2. Create an email list using Mail Chimp and leave “breadcrumbs” (aka Teasers. And again, way ahead of time.)
My list only accounted for 50 emails, but of those a chunk pledged on day one.  I sent only 3 or 4 emails over 2 months (good not to overwhelm them ahead of time.  Pressure and buzz should build up to Day 1 and really hit Week 1 hard and keep the momentum from there.  Pepper your followers with some kind of tease, a gift they can sign up for to get in the mail, an early bird deal, etc

3. Build Trust with a key group of followers.

I don’t even have to exaggerate.  For me, I have 1.3k followers on one instagram, and 2.2k on another, and of those, this “key group” consisted of about 9 people.  I kept an eye on who was watching my stories, reels, and other posts, and reached out directly to them.  I put polls on my instagram asking questions, and I engaged with those who responded.  When it came time to tease with a free gift, in this case, a 10-card “trial deck” for my then-upcoming tarot deck, they signed up for the freebie.  I followed through on my end, sending each of them a care package of previous  kickstarter games  I created and the current trial deck.  When it came time to launch, I could count on these folks to pledge AND share on their social media.

4. Create a Compelling Product or Idea.

For me the idea came first, but for some the audience might come first.  Depending on whether you consider yourself more of a creator than an entrepreneur, or the other way round, you will need to decide.  If you selling something totally new, you run the risk of it being misunderstood or perceived as not “needed” like a product people are familiar with.  Something too familiar, and well, you’re vanilla and no one cares.  Create a great product.  Present it in a colorful and compelling way.  People will feel attracted to it.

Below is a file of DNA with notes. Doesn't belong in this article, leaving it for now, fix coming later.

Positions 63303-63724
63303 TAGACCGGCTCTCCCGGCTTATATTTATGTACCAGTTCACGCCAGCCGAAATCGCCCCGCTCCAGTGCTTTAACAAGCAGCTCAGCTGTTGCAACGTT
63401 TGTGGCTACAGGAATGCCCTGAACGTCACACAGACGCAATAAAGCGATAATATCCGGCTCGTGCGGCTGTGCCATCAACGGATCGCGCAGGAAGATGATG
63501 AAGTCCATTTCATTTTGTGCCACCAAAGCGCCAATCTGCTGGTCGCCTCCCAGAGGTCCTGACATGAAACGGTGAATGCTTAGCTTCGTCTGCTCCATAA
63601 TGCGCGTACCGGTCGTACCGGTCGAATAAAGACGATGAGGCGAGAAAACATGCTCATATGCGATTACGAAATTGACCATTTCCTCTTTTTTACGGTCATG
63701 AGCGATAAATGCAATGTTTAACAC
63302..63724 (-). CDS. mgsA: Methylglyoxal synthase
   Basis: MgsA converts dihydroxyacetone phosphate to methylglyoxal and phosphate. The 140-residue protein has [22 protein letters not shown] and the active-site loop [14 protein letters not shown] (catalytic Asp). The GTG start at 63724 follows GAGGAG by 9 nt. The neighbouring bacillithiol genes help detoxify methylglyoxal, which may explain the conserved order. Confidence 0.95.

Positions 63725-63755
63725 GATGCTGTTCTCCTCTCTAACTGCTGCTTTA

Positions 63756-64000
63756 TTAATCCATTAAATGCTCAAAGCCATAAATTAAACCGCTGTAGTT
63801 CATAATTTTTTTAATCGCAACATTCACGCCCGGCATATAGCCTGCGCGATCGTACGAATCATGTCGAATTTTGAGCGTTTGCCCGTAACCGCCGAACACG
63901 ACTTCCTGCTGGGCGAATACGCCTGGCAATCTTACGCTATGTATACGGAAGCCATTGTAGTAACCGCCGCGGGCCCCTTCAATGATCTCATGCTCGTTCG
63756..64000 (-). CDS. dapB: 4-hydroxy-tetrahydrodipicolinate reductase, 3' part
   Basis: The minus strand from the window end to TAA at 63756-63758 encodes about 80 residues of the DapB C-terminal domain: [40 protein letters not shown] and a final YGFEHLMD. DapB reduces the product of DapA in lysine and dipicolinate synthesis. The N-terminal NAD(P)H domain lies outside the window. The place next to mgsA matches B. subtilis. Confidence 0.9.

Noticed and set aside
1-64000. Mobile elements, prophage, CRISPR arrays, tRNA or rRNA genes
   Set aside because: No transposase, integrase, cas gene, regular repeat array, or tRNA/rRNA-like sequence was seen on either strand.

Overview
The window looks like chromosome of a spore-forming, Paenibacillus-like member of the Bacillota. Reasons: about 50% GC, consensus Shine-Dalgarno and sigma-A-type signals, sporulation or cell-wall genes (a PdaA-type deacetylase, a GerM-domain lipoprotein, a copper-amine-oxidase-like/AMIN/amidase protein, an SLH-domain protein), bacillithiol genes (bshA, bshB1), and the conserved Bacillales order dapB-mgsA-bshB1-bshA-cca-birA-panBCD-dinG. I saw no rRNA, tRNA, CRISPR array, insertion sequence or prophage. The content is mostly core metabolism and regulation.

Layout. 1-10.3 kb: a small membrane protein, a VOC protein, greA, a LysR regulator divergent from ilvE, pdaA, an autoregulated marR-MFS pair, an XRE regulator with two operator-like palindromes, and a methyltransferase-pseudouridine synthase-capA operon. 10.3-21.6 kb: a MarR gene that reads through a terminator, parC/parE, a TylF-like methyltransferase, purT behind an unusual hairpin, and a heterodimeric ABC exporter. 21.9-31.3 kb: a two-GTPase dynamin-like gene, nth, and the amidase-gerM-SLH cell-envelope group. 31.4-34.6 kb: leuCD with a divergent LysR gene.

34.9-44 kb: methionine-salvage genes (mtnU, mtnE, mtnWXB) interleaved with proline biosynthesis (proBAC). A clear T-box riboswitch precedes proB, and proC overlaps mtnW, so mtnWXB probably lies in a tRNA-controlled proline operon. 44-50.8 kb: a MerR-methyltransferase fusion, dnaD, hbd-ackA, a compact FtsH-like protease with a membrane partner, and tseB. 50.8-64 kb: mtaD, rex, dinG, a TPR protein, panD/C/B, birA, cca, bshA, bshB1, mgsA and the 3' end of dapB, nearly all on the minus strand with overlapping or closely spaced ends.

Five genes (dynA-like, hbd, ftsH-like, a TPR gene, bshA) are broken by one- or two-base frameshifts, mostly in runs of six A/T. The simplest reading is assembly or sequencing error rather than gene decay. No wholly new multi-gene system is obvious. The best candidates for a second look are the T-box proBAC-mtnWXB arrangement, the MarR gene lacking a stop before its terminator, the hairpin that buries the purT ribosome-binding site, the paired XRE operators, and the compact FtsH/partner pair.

5. Let Lovers Love. Let people share the love, with services like Kickbooster.

Kickbooster helps creators share their campaigns and spread reach by offering a referral tracking system.  Powered by google analytics, Kickbooster creates and tracks links that people can post, all of which lead a wider audience to your campaign.  You set the rate and whatever those folks pledge, that percentage (say 10%) goes to whoever posted the link.  People can basically earn cashback by sharing your link with their audience.  Kickbooster charges $29 for the service (monthly, so either keep using or cancel) and 3% on top of whatever percent you choose.  Take that into account before going hog-wild.  It’s easy for those wanting to refer to sign up, and payouts are made through PayPal, so no credit cards are necessary!

Here’s that kickbooster link for mine, and you can see how easy it is!!

Click the image to check out the campaign.  Happy Creating!


Just launched my Etsy!

Hi everyone! I am super happy and proud to announce that my art shop on Etsy has just been launched!
This has been a long time coming, as I’ve always wanted an easy online platform to sell my creations! Right now, there are affordable 8×8 canvas prints of Black Bears I designed this past year, custom poetry, and a cardgame that I’ve been working on most of 2019 and which was just printed!!